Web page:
There is clear evidence to indicate that the number of nurses on a shift plays an important role in patient safety and quality of care.
The legislation of minimum nurse-to-patient ratios and minimum nurse workforce requirements further supports the industrially mandated Queensland Health Business Planning Framework: a tool for nursing and midwifery workload management (BPF). Along with professional college standards and professional judgement, the BPF will continue to apply in conjunction with legislation to support patient safety and quality of care, improve workforce sustainability and ensure safer workloads for frontline nursing staff.
Nurse-to-patient ratios in adult acute medical, surgical and mental health wards, as well as minimum nurse workforce requirements, are mandated under the Hospital and Health Boards Act 2011 and Hospital and Health Boards Regulation 2012.
Ratios in adult acute medical and surgical wards
The Queensland Government first legislated minimum nurse-to-patient ratios in the state’s public sector adult acute medical and surgical wards in 2016 to support patient safety and quality of care through appropriate resourcing. A nurse-to-patient ratio is the number of nurses or midwives working on a particular ward, unit or department, in relation to the number of patients they care for. The legislated ratios set the minimum number, also known as baseline, of nursing staff that a Hospital and Health Service must provide on a prescribed ward during a morning, afternoon or night shift.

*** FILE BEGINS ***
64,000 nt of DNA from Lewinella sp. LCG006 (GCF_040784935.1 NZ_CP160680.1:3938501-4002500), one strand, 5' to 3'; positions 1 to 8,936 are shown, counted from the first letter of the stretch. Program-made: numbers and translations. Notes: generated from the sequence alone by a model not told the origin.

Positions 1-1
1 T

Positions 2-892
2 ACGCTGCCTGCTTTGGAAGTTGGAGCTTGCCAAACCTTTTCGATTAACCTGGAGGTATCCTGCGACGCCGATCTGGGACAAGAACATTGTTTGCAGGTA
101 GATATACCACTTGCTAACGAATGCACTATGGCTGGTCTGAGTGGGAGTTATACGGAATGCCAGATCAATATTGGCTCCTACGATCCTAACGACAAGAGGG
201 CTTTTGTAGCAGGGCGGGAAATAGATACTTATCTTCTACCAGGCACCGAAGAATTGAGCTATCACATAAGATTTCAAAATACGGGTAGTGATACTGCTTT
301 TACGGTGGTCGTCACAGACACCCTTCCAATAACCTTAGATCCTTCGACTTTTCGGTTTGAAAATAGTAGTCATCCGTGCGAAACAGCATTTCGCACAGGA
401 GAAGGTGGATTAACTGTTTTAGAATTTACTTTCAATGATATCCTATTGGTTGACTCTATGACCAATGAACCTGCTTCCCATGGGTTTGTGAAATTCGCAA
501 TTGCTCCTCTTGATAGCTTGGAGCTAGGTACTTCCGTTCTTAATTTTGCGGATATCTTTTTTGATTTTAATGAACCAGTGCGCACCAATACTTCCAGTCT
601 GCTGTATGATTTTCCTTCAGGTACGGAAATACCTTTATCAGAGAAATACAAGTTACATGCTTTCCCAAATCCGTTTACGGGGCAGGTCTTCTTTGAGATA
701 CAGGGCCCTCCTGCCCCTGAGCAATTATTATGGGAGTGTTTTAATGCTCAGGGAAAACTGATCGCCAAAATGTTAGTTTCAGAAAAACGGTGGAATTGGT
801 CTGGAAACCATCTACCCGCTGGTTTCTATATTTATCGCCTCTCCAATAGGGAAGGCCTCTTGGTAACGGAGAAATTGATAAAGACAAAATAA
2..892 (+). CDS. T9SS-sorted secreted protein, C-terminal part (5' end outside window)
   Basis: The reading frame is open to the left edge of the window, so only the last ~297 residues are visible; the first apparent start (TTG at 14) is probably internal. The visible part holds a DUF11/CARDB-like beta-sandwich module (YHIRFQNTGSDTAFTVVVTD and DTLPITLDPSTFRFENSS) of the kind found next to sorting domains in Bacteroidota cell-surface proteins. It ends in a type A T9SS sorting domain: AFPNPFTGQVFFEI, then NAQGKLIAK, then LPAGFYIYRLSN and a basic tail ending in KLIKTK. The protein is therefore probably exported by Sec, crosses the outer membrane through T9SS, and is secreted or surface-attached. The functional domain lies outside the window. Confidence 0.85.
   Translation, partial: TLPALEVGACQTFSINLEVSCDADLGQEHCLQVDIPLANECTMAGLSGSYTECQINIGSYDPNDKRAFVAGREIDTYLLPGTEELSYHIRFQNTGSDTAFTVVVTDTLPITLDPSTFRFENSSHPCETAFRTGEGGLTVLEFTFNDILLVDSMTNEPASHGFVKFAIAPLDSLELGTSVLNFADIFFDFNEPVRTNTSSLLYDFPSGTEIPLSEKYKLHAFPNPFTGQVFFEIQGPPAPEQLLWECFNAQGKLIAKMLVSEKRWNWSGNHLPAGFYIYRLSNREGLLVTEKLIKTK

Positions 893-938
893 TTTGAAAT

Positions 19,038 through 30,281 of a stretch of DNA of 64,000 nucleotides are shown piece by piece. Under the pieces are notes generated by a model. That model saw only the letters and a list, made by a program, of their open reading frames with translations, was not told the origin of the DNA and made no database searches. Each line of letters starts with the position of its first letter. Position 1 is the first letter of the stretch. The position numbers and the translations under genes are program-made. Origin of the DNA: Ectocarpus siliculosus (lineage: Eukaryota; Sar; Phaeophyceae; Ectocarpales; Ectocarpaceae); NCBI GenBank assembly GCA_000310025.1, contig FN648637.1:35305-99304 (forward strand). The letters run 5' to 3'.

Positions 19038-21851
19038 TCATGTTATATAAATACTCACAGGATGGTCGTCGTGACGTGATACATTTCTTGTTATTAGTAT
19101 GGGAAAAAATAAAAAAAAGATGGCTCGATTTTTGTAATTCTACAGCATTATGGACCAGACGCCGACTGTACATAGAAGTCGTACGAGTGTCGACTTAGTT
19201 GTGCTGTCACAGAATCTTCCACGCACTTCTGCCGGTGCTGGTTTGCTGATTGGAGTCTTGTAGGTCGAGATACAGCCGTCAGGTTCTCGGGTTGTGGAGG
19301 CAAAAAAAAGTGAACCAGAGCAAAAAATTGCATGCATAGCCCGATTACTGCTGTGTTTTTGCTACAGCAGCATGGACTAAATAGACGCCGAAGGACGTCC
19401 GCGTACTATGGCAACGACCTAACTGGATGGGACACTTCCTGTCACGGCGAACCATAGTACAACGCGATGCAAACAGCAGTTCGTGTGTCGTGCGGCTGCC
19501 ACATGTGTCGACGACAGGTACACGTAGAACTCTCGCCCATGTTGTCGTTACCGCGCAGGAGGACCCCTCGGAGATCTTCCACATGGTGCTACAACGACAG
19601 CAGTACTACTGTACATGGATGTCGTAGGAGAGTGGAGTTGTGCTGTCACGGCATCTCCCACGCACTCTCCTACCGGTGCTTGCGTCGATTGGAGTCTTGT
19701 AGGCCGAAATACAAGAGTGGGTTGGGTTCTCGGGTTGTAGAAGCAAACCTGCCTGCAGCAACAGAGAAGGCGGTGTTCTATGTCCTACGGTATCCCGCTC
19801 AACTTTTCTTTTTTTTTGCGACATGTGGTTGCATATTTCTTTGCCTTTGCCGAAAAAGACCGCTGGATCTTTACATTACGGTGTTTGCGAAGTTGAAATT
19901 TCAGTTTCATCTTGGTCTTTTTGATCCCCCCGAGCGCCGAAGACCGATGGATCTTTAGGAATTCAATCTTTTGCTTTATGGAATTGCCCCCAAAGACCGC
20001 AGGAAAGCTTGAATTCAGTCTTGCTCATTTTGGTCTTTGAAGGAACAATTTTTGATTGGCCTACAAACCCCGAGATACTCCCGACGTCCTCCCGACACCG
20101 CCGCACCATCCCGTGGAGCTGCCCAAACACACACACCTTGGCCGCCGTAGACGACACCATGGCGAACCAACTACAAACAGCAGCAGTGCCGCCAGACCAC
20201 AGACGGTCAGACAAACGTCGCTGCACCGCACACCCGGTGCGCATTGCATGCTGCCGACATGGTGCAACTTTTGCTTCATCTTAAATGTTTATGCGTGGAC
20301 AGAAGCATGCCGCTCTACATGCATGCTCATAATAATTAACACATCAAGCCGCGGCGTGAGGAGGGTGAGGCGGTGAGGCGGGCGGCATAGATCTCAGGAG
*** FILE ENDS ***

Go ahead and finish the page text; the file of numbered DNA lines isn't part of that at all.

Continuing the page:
Ratios in adult acute mental health wards
In 2019, the Queensland Government expanded legislated minimum nurse-to-patient ratios first introduced in 2016, expanding legislation to all adult acute mental health wards in prescribed facilities. This followed the 2016 pilot of nurse-to-patient ratios in two prescribed facilities at Metro North Hospital and Health Service and Metro South Hospital and Health Service.
Mandated nurse-to-patient ratios in adult acute mental health wards commenced on 15 November 2019.
Minimum nurse workforce requirements in public Residential Aged Care Facilities
Commencing 21 February 2020, the Queensland Government mandated minimum nurse workforce requirements of minimum nurse and support worker skill mix ratios and minimum average Daily Resident Care Hours (DRCH) in prescribed Queensland Health Residential Aged Care Facilities (RACFs).
These minimum nurse workforce requirements apply across all Queensland Health RACFs, as prescribed in the Hospital and Health Boards Regulation 2012.
To assess the impacts of the first minimum nurse-to-patient ratios legislation introduced in 2016, Queensland Health secured the expertise of the world leader in research on nurse-to-patient ratios, the University of Pennsylvania.
The University of Pennsylvania has carried out similar studies in more than 30 countries. The research team, led by Dr Linda Aiken and Dr Matthew McHugh presented their key findings from the research in December 2019.
Data analysis showed lower mortality and readmission rate as well as lower length of stay while overall the research found that increased nurse staffing was associated with improvements in outcomes for both patients and nurses, such as:
- Improved time to complete necessary care and time to detect patient changes;
- Better job satisfaction and less burnout;
- Less likely to give hospital a failing safety or infection prevention grade; and
- More likely to recommend hospital to family and friends.